Note: This is part of an ongoing series of posts that take what I’m teaching in my 11th-grade American Lit classes and then shows how that could translate into creative writing, using examples of what I’m doing. I welcome feedback, because I’m no expert on American literature–just somebody who’s been teaching it for a couple of years. I would also love to hear how other writers are using these tools!
This week in American lit, students are working in small groups to read Bret Harte’s* short story “The Outcasts of Poker Flat” (1892). This is our first example of literary naturalism, or a story that presents as its theme a bleak worldview in which individuals are crushed and destroyed by an unfeeling world/social order (or, as I tell the students, “if everybody’s dead at the end and nobody cares and nothing changes about the world, it’s probably naturalism”).
The plot of “Outcasts” finds four ne’er-do-wells from the town of Poker Flat escorted out of town: John Oakhurst, gambler; Mother Shipton, who runs a brothel; The Duchess, an employee of Mother Shipton’s; and Uncle Billy, a drunk and a suspected thief. This being naturalism, they all end up dead in the wilderness, but Harte’s focus on their actions between their expulsion from civilized society reveals that “in the end…these seeming derelicts really had hearts of gold” (VanSpanckeren 5). Well… most of them, anyway–Uncle Billy definitely takes the mule and horse and leaves the rest of them to die.
But Oakhurst offers his horse to the Duchess, whose mule isn’t capable of carrying her; Mother Shipton starves herself to give extra food to the innocent Piney, who was running to Poker Flat to marry her sweetheart, Tom; and Piney and the Duchess die huddled together for warmth, equal in death:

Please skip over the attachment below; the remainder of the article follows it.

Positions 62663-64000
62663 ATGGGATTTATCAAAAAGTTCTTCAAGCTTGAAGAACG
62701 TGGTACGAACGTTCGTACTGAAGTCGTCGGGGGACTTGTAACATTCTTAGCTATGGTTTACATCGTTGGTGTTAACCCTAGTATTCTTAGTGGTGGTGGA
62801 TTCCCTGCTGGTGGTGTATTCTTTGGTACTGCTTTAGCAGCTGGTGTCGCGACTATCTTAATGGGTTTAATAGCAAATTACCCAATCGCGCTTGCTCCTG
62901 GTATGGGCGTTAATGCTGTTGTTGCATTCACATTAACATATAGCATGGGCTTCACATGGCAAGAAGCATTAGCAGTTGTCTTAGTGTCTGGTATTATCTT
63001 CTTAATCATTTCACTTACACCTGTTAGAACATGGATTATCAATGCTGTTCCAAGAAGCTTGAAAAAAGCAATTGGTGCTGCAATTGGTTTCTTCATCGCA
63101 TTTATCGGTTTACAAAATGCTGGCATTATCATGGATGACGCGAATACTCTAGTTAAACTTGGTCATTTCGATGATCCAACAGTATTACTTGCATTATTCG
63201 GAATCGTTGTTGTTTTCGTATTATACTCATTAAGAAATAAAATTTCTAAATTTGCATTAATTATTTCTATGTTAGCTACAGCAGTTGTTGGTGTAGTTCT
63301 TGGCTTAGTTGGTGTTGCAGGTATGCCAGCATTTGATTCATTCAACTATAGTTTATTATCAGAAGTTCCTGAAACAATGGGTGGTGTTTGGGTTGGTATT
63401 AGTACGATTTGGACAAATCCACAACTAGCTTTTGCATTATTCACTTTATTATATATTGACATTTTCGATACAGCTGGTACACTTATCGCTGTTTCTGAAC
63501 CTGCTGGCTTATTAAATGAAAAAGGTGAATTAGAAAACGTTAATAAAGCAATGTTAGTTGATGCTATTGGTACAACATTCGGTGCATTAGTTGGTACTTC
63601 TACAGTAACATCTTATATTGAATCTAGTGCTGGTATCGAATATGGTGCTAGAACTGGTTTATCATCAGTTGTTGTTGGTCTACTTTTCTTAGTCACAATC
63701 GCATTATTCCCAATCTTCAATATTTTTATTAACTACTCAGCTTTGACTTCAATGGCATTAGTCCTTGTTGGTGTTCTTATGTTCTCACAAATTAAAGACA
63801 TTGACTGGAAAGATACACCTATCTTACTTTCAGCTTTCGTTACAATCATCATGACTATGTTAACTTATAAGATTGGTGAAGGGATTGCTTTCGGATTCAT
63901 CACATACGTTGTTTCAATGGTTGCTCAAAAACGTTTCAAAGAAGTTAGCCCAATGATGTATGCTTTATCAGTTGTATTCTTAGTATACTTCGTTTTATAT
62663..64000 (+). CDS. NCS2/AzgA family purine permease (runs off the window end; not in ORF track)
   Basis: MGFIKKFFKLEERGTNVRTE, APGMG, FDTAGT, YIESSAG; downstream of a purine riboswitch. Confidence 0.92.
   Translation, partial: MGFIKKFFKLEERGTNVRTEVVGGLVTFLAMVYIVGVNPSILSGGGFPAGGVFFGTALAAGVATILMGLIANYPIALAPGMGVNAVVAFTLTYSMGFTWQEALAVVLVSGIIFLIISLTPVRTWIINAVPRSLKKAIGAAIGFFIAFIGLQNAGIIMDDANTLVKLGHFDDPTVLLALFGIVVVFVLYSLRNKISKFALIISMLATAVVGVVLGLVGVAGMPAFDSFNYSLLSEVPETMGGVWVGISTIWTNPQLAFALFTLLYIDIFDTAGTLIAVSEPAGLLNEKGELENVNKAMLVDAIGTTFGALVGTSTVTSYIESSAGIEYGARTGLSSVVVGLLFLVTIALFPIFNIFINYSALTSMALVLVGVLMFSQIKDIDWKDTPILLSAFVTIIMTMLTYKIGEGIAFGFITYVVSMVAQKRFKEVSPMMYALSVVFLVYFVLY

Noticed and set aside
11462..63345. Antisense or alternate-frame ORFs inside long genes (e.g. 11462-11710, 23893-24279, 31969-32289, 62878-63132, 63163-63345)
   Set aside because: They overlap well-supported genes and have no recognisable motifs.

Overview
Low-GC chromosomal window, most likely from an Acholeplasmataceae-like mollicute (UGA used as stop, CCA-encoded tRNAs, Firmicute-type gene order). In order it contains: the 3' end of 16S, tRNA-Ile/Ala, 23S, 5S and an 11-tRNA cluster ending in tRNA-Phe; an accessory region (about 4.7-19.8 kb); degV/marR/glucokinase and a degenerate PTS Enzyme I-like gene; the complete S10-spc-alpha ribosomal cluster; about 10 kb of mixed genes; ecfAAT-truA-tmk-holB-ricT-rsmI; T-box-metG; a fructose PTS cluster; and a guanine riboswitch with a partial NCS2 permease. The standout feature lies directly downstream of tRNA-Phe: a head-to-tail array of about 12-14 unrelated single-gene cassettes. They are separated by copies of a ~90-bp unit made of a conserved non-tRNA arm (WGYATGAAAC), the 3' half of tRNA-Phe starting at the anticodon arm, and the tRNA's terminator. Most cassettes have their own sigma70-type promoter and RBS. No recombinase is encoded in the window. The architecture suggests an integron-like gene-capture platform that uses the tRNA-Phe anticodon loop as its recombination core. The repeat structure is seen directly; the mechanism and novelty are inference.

And when pitying fingers brushed the snow from their wan faces, you could scarcely have told from the equal peace that dwelt upon them, which was she that had sinned. Even the law of Poker Flat recognized this, and turned away, leaving them still locked in each other’s arms. (Harte 33)
The story ends with Oakhurst writing his own epitaph on a playing card (“who struck a streak of bad luck…and handed in his checks”) and nailing it to a tree–“And pulseless and cold, with a Derringer by his side and a bullet in his heart, though still calm as in life, beneath the snow lay he who was at once the strongest and yet the weakest of the outcasts of Poker Flat” (Harte 35). As I made several students explain to me, Oakhurst is physically strong, and stays calm, and cares for others–the strongest–but gives up and kills himself–the weakest.
That juxtaposition–the innocent and the sinner, the strongest and the weakest–is, to my mind, what gives this story its punch; and let’s not pretend we don’t all love a noble thief or a charming rogue, right?
One of my WIPs features a romantic-hero-mafioso, and the other a band of rebels desperate to bring down an empire. These things have, like everything, been done before, but I think I can get some good hints from Harte about how to use juxtaposition to create interesting characters, and to do it using indirect characterization.